For Release: October 24, 2007
CFTC Recommends Legislative Changes to Regulation of Exempt Commercial Markets
Guidance Strikes Critical Balance Between Ensuring Market Transparency and Promoting Growth and Innovation
Washington, DC – Today, the Commodity Futures Trading Commission (CFTC) delivered to Congress a report that includes recommendations to increase the oversight of some trading activity on electronic trading facilities known as Exempt Commercial Markets (ECMs).
“This report is designed to provide recommendations that strike a delicate balance between the appropriate level of market oversight and transparency while promoting market innovation and competition to ensure that these markets remain on U.S. soil,” said CFTC Acting Chairman Walt Lukken. “I want to thank my fellow Commissioners for their efforts as we worked to present substantive and unified recommendations on this complex, yet critical issue. The Commission presents this report, developed in consultation with the President’s Working Group on Financial Markets, to continue to inform the on-going debate in Congress.”
The Commission’s legislative recommendations include establishing the following for certain ECM contracts that serve a significant price discovery function:
1. Large Trader Position Reporting – comparable to reporting requirements that currently apply to contracts traded on regulated exchanges;
2. Position Limits and/or Accountability Level Regime – comparable to those that currently apply to similar contracts traded on regulated exchanges;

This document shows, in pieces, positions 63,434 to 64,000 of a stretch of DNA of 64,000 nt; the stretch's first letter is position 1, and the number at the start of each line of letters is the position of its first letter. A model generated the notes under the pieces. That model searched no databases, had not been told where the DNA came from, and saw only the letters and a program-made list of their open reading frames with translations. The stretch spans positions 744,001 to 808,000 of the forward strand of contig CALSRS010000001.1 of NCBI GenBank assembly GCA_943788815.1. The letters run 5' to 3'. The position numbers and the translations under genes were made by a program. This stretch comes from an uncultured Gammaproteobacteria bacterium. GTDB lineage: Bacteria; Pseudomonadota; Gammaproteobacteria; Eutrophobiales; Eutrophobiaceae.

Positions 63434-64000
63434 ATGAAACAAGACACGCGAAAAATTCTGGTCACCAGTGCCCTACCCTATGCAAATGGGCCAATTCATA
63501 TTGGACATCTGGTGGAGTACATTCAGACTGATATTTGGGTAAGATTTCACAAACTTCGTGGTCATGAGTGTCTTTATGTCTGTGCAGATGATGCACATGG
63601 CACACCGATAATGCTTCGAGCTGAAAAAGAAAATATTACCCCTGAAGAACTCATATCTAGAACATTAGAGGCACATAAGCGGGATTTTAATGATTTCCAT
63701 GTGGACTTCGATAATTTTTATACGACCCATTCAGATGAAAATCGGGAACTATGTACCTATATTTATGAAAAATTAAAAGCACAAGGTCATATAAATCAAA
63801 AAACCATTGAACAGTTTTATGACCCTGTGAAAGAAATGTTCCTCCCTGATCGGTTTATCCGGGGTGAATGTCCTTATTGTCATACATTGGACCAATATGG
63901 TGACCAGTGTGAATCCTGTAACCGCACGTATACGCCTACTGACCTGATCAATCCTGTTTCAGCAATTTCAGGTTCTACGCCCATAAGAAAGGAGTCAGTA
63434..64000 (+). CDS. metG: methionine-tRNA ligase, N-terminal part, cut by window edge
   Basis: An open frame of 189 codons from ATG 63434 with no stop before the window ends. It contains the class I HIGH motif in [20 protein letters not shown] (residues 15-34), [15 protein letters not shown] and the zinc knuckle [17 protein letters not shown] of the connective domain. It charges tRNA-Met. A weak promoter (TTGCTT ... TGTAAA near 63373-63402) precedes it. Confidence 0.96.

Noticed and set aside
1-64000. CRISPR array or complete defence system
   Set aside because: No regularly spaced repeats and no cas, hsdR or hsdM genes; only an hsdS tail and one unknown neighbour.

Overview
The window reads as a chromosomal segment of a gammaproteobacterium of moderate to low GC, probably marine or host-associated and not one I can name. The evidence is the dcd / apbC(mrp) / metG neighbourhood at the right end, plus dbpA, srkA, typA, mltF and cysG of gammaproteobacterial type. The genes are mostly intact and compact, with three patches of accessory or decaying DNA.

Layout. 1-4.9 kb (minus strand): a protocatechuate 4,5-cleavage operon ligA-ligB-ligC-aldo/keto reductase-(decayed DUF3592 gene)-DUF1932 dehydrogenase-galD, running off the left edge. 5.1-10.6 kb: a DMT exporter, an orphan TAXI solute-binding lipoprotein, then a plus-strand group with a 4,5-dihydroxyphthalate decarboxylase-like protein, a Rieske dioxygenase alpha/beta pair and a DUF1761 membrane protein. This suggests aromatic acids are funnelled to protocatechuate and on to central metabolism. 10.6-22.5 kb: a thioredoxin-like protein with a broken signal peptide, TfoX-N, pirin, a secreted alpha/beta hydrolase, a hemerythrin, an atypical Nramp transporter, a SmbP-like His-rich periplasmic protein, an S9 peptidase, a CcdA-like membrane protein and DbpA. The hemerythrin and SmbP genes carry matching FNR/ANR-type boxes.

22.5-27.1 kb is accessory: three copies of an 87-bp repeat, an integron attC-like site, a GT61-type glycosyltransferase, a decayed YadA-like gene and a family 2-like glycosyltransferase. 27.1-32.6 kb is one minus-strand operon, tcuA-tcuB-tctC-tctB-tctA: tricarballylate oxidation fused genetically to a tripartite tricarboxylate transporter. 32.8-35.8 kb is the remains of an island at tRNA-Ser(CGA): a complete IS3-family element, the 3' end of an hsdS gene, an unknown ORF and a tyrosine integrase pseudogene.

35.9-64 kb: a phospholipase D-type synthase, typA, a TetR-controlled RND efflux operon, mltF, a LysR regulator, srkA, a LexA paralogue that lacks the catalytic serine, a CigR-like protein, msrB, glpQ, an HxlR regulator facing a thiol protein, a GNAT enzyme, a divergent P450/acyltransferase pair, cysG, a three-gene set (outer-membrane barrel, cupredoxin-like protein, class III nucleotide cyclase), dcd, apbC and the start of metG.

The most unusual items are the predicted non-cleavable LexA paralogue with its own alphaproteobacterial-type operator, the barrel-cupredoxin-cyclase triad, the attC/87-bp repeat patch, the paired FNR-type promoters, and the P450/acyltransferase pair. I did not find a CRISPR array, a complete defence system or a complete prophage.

3. Self-Regulatory Oversight – designed to detect and prevent manipulation, price distortion, and disruptions of the delivery or cash-settlement process; and
4. Emergency Authority – to prevent manipulation and disruptions of the delivery or cash-settlement process.
In addition to the legislative changes proposed, the Commission also intends to: (1) establish an Energy Markets Advisory Committee to conduct public meetings on issues affecting energy producers, distributors, market users and consumers; and (2) work closely with the Federal Energy Regulatory Commission to educate and develop best practices for utilities and others who use NYMEX settlement prices as hedging vehicles and benchmarks in pricing their energy products.
The Commission’s recommendations follow its September 18th hearing that examined the statutory and regulatory structure governing ECMs, especially those engaged in trading energy contracts. Witnesses at the hearing included representatives from regulated exchanges, ECMs, consumer groups, and industry groups.
Congress is currently considering reauthorization of the Commodity Exchange Act, which is the CFTC’s governing statute. CFTC Acting Chairman Lukken will testify about this report and other reauthorization issues before the House Agriculture Subcommittee on General Farm Commodities and Risk Management later today.
R. David Gary
Last Updated: October 23, 2007